While most Cobb County drivers recognize that cell phone use while driving is hazardous, fewer appreciate the full extent of the danger posed by text messaging. Many public safety organizations have begun referring to texting while driving as “the new DUI,” but the practice does not yet generate the same sense of moral outrage as drunk driving. It is somewhat hard to understand why this is the case because recent studies suggest text messaging while driving may cause as many accidents and fatalities as driving while intoxicated. According to a study conducted by the Human Factors and Ergonomics Society, drivers that text message are six times more likely to be involved in a car accident than those who are not texting.
While all types of cell phone use while driving create dangerous driving distractions and pose an increased risk of collisions, research conducted by the University of Utah suggest that text messaging while driving poses an especially dangerous driving hazard. The researchers conducted a series of studies designed to evaluate the impact of text messaging on driving and car accident rates. The researchers found that driver’s who texted while operating a driving simulator were involved in more collisions, displayed slower braking times when responding to brake lights and exhibited impaired lateral and forward motion in the vehicle simulator.
The researchers also concluded that the difference between driving impairment when texting as opposed to talking on a cell phone is linked to the difference in the way drivers process information. When drivers talk on the telephone they split their attention between talking and driving so they alternately shift the priority of their attention between the activities. Texting drivers are not able to divide their attention so when they are texting their entire attention is focused on reading, writing or sending text messages as opposed to dividing their attention between the tasks of driving and talking on a cell phone. The study found that the reaction time for drivers applying the brakes decreased thirty percent when drivers were texting while decreasing only nine percent when talking on a cell phone.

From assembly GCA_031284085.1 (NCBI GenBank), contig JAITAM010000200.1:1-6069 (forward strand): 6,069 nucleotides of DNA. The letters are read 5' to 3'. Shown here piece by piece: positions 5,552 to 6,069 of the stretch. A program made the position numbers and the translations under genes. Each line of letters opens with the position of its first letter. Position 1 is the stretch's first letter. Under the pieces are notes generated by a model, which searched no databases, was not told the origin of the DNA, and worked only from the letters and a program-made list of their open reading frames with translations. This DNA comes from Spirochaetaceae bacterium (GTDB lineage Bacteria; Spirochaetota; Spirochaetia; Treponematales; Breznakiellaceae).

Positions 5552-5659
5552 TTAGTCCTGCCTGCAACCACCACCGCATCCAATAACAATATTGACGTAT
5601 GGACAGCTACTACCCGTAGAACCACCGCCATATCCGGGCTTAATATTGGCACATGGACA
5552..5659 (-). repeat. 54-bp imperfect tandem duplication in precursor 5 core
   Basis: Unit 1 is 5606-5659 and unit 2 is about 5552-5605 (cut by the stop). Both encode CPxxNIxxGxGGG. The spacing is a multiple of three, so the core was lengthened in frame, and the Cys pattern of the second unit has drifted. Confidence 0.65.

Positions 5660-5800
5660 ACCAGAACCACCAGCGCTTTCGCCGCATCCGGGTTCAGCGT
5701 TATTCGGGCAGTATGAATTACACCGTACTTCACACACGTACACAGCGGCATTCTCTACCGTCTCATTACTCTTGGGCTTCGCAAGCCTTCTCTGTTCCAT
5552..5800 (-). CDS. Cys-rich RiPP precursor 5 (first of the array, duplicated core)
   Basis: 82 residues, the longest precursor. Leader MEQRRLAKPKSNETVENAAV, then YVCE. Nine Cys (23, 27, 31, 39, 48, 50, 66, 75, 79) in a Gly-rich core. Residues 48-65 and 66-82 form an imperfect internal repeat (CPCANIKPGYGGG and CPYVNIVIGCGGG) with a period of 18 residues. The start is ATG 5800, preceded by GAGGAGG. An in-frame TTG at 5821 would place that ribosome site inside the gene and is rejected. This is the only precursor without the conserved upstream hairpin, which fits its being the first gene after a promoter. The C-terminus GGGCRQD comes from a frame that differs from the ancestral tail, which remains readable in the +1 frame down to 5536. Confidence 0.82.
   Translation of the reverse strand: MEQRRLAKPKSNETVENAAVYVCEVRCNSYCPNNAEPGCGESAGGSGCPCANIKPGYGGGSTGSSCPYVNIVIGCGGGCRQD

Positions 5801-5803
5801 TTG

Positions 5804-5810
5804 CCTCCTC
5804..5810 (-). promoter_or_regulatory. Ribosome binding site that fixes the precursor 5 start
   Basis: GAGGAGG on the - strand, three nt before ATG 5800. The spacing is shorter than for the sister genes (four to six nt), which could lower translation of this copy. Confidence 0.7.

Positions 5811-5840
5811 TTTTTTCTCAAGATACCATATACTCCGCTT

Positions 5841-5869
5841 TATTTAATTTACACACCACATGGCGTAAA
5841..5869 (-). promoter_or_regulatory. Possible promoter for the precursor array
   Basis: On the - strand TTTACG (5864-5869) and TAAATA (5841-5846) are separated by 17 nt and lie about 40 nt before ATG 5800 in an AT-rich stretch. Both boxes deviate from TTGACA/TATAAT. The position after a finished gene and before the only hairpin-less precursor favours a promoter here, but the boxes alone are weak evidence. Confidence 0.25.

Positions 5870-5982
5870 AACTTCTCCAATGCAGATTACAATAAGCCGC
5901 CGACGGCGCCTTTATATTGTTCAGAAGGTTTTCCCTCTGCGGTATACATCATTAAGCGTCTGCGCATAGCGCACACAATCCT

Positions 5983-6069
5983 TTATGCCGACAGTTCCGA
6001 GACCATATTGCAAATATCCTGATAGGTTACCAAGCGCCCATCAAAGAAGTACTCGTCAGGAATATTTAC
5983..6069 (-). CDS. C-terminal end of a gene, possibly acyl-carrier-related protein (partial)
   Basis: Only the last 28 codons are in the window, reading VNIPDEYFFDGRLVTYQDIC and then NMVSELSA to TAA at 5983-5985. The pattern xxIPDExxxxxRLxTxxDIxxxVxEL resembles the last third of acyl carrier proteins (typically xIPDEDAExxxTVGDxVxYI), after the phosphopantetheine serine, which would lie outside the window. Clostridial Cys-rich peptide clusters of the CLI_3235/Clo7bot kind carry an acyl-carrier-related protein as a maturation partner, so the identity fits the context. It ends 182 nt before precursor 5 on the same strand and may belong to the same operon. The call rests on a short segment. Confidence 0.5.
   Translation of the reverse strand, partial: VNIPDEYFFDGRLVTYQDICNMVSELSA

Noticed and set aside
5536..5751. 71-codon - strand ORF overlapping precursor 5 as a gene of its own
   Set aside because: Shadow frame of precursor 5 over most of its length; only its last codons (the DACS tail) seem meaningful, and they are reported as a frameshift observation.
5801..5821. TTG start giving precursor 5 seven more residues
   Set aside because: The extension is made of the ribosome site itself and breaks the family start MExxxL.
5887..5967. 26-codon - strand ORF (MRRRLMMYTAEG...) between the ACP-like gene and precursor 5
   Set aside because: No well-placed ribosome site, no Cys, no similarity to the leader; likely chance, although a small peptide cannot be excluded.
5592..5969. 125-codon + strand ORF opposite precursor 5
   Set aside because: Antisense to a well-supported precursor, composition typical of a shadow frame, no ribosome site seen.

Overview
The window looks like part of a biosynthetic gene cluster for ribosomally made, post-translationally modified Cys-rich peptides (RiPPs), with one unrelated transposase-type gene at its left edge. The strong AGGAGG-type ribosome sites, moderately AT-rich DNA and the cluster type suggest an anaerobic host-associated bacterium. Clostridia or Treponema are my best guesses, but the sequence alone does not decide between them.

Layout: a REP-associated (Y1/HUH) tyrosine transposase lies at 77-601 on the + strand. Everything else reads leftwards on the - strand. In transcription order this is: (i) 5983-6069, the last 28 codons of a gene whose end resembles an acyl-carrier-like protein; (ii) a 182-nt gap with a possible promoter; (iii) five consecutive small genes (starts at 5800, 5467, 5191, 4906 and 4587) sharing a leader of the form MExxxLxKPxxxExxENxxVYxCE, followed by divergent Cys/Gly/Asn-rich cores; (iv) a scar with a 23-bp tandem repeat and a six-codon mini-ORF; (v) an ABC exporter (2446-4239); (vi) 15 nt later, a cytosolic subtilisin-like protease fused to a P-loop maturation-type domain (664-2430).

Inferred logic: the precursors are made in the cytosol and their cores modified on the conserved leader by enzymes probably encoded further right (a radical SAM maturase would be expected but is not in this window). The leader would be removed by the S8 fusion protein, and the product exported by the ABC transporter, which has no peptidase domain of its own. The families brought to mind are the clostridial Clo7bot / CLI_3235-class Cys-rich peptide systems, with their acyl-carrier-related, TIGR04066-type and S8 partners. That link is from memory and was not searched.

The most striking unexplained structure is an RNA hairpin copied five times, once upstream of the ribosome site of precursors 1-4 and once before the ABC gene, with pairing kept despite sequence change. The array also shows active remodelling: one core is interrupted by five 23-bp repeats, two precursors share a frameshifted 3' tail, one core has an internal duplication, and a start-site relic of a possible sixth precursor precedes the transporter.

Georgia prohibits all drivers from texting while driving but does not prohibit experienced adult drivers from talking on a cell phone. This distinction may be justified based on these types of studies that indicate text messaging is more dangerous. A University of Utah study concluded that drivers who are engaged in text messaging exhibit more signs of impairment while driving than drivers with a blood alcohol level of .08 percent, which is the threshold at which a driver is considered legally intoxicated.
It is estimated by the National Highway Traffic Safety Administration (NHTSA) that almost 5,500 people per year are killed and another 450,000 people are injured in distracted driving collisions. If you or your loved one has been injured in a Cobb County distracted driving accident involving a driver who is texting rather than concentrating on his or her driving, our experienced Cobb County Distracted Driving Attorneys represent our clients with diligence and compassion.
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